The Portland Trail Blazers faced the Denver Nuggets looking to turn around an abysmal five-game home losing streak tonight. They did it without the services of all-star guard Damian Lillard, suffering from a hamstring injury. Also not showing up for Portland were rebounding, interior defense, three-point shooting, and any sense of pride. The Nuggets housed the Blazers, the listless effort eliciting choruses of boos from the Moda Center crowd as the second half wound onward. The Blazers earned the catcalls, along with their sixth straight home loss, falling to Denver 102-85.
Jusuf Nurkic started the game hot once again, scoring twice inside on a nifty pair of screen plays. It looked as if the Lillard-less Blazers would try to gain an advantage by dominating the paint. That’s when the Nuggets said, “Hey, good idea!” They proceeded to blister the Blazers inside. Any Denver misses in the lane seemed accidental, as Portland’s starters watched the Nuggets’ lead creep upward. The Blazers gained a little daylight when Denver’s first unit went to the bench. The Nuggets reserves drifted farther outside and Portland’s bench players could match their production there. Denver ended up ahead 28-22 after one.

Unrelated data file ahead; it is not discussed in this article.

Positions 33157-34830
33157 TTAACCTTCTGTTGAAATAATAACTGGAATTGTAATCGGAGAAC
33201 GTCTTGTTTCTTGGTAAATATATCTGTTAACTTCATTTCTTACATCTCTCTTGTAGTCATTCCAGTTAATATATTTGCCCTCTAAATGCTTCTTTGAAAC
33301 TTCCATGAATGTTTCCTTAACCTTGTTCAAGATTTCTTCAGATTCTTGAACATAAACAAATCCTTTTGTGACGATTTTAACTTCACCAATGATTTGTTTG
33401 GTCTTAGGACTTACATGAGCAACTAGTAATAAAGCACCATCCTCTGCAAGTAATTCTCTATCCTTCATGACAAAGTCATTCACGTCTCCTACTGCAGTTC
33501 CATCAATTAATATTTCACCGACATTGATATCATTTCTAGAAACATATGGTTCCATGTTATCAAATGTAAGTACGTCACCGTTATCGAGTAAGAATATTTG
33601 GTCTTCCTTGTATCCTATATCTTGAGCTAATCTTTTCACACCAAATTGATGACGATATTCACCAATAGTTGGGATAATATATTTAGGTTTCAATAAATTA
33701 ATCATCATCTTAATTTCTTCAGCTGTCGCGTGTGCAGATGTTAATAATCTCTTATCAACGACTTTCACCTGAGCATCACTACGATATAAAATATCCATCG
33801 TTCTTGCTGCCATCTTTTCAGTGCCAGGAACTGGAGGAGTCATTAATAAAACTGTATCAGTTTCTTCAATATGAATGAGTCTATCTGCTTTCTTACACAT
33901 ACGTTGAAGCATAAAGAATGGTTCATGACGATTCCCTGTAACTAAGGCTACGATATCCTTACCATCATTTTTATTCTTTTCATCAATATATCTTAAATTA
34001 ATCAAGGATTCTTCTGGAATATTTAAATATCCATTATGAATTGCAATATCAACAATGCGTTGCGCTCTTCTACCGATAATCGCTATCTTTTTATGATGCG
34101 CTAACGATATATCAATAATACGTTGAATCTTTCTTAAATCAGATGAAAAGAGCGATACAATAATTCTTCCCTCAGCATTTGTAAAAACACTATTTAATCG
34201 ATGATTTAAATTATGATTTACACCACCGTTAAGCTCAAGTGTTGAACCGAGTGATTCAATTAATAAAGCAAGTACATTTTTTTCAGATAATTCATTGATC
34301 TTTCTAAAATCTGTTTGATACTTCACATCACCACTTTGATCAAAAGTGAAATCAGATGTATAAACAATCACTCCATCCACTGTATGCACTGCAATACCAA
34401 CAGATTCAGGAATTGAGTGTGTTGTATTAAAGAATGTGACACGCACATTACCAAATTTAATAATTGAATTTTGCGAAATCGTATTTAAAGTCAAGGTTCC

The second period was a mirror image of the first. The quarter started with the Blazers bench holding their own, even making up the deficit. But just when the scoreboard got snug, Nikola Jokic and company re-asserted themselves inside and pushed the lead back to 10. Plus Denver hit long shots. Scrambling defense and couple run-outs kept the period from becoming an abject disaster for Portland, but it wasn’t pretty. The Nuggets led 52-41 at the half.
Denver destroyed Portland in the early part of the third, alternating easy shots inside with open threes. They went on a 12-2 run, extending their lead to 17 points. Then they relaxed a little and the Blazers started chipping away. CJ McCollum got inside; Zach Collins and Evan Turner hit threes of their own. Denver got sloppy with turnovers too. Even with all that, the Blazers could only shave off 3 from the deficit and finished the quarter down 80-66. Unless a miracle was forthcoming in the fourth, this wasn’t going to be their night.
All you need to know about the beginning of the fourth quarter is that at one point, Shabazz Napier was covered tight at the top of the key and I scanned the court to see where the smart play was. Scattered around the court were Pat Connaughton, Moe Harkless, Al-Farouq Aminu, and Collins. At that point both I and the Nuggets defense realized that the only play lay with Napier himself. It’d be hard to imagine an NBA lineup with less scoring potential unless you subbed in players even deeper down Portland’s bench. At least that unit was active on defense, but they bequeathed the returning starters no momentum.
As is typical when a team is down 15+ in the fourth, every basket the Blazers made down the stretch seemed tiny, while every Nuggets basket weighed a ton. As it turned out, Denver out-rebounded, out-hustled, and ultimately outscored the Blazers in the fourth, despite giving up lackadaisical looks inside. And that’s how Portland lost at home by 17 to a division and conference rival.